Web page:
Distributed Together

Today’s teams look very different than they did years ago. Leveraging the right communication tools at the right time can make the distance feel small.

Gone are the days of everyone gathering around the oversized conference table or in the lobby for major business announcements. Today, distributed is the default. Even for organisations in the same city, you’ll have flexible working hours, work from home arrangements, desk sharing, and more.

Some team members work better from the quiet of home. Others work a different schedule to accommodate parenting and school schedules. And some may even have unique hobbies that require a different schedule – like sports training or volunteer work.

Now’s a great time to pick up some of the habits of highly productive distributed teams - even if you’re all working within blocks of each other.

You can group your communication into three broad buckets: in-person, remote but synchronous, and completely asynchronous. The most successful teams know when to use each type of communication to make it the most effective:

In-Person Communication

Even with distributed teams, in-person communication is still an essential component of team-building. Many distributed teams choose to do annual or biannual in-person meetings for teams, business units, or the whole company to establish goals and celebrate achievements.

Remote but Synchronous Communication

When you can’t get together, there are still plenty of times that your smaller teams need to talk in real-time – like some brainstorming and problem-solving sessions. Tools like Google Meet and Zoom make it easier to coordinate conversations with your team no matter where they are.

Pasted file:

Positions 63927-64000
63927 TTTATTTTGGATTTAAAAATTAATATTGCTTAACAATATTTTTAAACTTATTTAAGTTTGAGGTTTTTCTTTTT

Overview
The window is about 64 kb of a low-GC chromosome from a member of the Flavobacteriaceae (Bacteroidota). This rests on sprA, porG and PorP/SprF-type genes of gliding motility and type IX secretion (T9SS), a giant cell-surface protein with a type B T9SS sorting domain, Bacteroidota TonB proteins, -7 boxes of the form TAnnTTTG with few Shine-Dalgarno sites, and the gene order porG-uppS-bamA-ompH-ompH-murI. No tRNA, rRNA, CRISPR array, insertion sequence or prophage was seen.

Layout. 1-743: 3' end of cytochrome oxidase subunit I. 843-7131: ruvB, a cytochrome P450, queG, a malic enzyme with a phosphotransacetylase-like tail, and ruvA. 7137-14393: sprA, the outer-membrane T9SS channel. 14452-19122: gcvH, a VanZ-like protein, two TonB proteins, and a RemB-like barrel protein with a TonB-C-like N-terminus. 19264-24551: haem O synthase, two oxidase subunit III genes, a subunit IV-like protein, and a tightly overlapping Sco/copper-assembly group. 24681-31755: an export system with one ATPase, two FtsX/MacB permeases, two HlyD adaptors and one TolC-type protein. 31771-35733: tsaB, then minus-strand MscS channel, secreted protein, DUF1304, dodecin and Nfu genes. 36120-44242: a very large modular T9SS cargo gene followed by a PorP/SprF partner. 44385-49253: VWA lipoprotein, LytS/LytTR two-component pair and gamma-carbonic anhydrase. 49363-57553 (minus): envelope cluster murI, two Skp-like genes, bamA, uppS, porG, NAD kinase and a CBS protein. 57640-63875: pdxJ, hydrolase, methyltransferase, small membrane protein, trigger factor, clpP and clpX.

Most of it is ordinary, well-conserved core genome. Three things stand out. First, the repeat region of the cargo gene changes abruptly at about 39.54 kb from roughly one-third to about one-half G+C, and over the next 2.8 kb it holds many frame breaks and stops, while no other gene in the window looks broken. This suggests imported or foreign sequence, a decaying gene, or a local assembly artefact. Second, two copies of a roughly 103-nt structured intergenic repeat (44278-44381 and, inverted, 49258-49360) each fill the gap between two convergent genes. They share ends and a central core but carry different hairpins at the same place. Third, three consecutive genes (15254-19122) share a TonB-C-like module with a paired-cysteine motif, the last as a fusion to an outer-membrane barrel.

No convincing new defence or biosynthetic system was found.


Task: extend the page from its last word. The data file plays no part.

Synchronous communication is also an essential tool for one-on-one check-ins, especially for sensitive conversations.

Asynchronous Communication

Asynchronous communication is a keystone trait of successful distributed teams. Instead of a live conversation happening in real-time, asynchronous communication occurs as the team members’ schedules allow.

Most asynchronous communication happens in written form with tools like Slack or Microsoft Teams or project management tools like Asana, Trello, or Monday. There’s also the growth of asynchronous voice and video tools, like Voxer, Marco Polo, and Breve. These types of tools help build and maintain the human connection, sharing inflection and body language in ways that written communication often misses.

Asynchronous communication is excellent for coordinating projects and task management. But there are some unconventional ways to make use of asynchronous communication to benefit your entire team, like providing updates for the whole company. Whether it’s a quarterly company-wide update or an impromptu company-wide update from your leadership team, asynchronous communication is the easiest way to ensure that your entire team gets the right information at the right time.

Choosing the Right Communication Method

So, how do you decide what type of communication to use when? Here are three key questions to ask when choosing between in-person, synchronous, or asynchronous communication – and the platform.

  1. Does your whole team need to be informed? The larger the group that needs the information, the more important things like tone will be to minimize miscommunication.
  2. How sensitive is the update? If the update covers sensitive topics, like benefits or staffing changes, choose a communication method that shows empathy.
  3. How urgent is the update? The best way to make sure the information is available to everyone is to give them control of when they receive it.

The answers to these questions help you choose what method and platform to share every update across your company. Plus, using the right communication method helps keep your team working together in harmony.

Whether your team is distributed around the world or just around town, good communication is the keystone of team success. Leveraging the right communication tools at the right time can make the distance feel small.